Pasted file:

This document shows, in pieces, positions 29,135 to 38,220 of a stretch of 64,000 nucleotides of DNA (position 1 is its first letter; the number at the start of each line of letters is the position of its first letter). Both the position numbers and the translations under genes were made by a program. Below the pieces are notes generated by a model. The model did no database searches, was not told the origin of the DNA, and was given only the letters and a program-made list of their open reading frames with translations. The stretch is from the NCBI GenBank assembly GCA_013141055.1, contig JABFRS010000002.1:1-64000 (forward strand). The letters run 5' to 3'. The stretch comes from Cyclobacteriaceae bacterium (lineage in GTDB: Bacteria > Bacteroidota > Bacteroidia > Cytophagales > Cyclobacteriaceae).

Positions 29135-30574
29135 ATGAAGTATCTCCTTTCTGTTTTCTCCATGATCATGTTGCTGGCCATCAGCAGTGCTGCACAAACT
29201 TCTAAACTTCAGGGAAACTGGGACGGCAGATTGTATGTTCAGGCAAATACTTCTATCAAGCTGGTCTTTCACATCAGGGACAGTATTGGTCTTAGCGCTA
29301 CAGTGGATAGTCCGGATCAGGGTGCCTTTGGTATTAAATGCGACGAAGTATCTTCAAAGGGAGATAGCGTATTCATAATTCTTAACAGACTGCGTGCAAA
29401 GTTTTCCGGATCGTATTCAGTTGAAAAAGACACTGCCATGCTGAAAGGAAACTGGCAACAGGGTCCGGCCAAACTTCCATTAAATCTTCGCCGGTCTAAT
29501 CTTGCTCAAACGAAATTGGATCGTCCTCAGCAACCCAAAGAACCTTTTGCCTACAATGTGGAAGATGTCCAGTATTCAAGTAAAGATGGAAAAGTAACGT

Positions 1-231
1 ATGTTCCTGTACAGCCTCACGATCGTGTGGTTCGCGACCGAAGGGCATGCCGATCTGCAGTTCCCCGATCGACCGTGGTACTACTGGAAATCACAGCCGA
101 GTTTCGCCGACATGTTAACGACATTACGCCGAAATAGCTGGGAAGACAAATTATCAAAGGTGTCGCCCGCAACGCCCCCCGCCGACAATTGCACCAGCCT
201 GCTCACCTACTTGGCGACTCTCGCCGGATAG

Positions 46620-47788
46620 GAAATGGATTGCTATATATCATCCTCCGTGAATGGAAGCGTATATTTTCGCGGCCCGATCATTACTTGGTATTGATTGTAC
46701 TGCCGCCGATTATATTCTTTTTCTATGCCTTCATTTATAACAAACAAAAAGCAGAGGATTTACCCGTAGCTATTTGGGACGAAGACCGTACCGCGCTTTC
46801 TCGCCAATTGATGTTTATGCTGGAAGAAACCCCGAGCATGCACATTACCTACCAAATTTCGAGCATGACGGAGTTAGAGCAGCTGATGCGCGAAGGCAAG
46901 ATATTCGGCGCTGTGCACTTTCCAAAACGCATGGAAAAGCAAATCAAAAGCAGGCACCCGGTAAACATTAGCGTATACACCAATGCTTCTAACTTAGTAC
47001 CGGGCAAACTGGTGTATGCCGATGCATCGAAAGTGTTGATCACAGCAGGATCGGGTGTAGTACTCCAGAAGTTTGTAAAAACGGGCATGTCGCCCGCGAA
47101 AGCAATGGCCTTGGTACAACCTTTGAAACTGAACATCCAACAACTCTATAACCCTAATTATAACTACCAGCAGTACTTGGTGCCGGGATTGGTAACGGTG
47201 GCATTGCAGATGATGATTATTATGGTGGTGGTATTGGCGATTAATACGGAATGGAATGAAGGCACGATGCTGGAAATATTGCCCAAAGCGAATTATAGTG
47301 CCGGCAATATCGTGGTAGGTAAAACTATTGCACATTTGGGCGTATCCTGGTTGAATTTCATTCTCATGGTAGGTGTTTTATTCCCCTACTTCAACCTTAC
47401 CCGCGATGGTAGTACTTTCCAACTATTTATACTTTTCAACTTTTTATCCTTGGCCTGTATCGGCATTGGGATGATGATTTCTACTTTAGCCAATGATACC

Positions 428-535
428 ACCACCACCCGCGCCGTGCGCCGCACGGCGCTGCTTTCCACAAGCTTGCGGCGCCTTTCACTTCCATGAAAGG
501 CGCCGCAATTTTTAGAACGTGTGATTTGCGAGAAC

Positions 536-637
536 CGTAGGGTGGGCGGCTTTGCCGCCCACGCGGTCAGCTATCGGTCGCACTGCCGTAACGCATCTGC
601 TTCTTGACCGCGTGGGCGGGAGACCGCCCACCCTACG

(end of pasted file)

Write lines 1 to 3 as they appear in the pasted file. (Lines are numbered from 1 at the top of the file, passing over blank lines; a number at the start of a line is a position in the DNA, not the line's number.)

This document shows, in pieces, positions 29,135 to 38,220 of a stretch of 64,000 nucleotides of DNA (position 1 is its first letter; the number at the start of each line of letters is the position of its first letter). Both the position numbers and the translations under genes were made by a program. Below the pieces are notes generated by a model. The model did no database searches, was not told the origin of the DNA, and was given only the letters and a program-made list of their open reading frames with translations. The stretch is from the NCBI GenBank assembly GCA_013141055.1, contig JABFRS010000002.1:1-64000 (forward strand). The letters run 5' to 3'. The stretch comes from Cyclobacteriaceae bacterium (lineage in GTDB: Bacteria > Bacteroidota > Bacteroidia > Cytophagales > Cyclobacteriaceae).

Positions 29135-30574
29135 ATGAAGTATCTCCTTTCTGTTTTCTCCATGATCATGTTGCTGGCCATCAGCAGTGCTGCACAAACT